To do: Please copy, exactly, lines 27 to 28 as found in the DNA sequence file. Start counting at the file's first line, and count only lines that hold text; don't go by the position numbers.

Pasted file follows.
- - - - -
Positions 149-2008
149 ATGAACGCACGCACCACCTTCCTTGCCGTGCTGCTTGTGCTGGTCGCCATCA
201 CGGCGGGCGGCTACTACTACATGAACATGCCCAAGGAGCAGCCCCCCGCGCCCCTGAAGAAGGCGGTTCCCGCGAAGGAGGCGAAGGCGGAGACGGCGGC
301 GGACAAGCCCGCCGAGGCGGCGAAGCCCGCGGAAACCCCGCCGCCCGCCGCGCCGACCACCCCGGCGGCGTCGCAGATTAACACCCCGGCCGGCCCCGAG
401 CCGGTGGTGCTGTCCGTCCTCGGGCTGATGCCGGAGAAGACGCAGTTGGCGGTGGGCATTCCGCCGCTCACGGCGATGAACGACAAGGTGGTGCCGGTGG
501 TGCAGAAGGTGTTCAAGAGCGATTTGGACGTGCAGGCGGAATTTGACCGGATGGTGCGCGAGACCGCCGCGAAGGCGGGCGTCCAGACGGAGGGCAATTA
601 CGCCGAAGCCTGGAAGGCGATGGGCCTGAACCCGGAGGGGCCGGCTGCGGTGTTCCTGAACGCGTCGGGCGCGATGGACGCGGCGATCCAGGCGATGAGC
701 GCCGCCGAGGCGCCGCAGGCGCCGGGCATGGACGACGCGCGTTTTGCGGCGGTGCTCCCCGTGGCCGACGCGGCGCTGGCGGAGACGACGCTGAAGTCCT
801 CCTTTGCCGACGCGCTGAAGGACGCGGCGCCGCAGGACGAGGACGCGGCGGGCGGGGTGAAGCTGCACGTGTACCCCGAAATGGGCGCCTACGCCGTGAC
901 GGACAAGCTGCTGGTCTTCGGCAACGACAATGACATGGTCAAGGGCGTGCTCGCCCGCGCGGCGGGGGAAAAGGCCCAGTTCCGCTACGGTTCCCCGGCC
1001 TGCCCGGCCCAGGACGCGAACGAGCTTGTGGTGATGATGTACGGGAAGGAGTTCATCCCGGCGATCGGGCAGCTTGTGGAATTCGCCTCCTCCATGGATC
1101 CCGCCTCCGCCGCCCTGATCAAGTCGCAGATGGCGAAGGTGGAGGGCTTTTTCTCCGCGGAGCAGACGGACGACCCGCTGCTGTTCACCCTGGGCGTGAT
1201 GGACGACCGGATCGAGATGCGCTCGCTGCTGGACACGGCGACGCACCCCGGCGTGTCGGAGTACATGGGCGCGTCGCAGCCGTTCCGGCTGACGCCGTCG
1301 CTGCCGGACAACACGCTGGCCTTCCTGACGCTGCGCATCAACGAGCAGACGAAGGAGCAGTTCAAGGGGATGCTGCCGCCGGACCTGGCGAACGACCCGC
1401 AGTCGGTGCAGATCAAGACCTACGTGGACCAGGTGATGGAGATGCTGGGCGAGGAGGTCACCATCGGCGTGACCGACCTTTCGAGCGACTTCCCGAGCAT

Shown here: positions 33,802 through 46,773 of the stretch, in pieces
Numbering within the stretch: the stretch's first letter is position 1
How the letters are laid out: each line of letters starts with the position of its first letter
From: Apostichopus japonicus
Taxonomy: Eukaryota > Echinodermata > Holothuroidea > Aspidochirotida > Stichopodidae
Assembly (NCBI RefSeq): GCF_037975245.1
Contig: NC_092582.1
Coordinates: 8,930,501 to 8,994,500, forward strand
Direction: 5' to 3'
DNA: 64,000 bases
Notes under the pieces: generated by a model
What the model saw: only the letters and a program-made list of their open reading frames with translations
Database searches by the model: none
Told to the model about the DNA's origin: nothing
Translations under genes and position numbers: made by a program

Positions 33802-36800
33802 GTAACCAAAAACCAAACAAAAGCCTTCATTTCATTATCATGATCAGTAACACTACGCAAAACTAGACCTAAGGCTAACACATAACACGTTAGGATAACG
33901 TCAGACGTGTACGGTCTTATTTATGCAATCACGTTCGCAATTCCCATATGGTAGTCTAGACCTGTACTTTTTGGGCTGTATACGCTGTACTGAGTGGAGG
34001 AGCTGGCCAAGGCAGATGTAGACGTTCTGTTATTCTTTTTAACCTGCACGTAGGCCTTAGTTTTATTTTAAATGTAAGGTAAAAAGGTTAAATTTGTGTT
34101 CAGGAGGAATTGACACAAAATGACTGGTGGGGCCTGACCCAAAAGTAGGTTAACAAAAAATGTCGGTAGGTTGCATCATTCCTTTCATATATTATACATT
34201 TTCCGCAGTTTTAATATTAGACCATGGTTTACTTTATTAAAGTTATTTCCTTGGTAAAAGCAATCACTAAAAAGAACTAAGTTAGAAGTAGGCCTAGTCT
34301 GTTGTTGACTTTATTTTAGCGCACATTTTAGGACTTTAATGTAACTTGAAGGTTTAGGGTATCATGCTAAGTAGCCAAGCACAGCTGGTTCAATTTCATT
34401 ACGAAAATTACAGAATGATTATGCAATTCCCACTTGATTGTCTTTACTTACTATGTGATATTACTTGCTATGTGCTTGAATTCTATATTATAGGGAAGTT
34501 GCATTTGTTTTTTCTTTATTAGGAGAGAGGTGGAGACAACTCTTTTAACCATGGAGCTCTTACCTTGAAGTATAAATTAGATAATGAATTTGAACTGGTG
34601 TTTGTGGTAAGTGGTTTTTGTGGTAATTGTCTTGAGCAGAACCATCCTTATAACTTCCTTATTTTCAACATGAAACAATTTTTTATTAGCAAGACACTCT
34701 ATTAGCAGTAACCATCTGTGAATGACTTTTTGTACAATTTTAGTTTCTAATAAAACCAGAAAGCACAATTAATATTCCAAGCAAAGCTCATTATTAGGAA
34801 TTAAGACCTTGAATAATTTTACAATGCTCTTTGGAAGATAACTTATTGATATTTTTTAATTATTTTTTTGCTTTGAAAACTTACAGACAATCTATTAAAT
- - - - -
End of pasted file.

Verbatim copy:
What the model saw: only the letters and a program-made list of their open reading frames with translations
Database searches by the model: none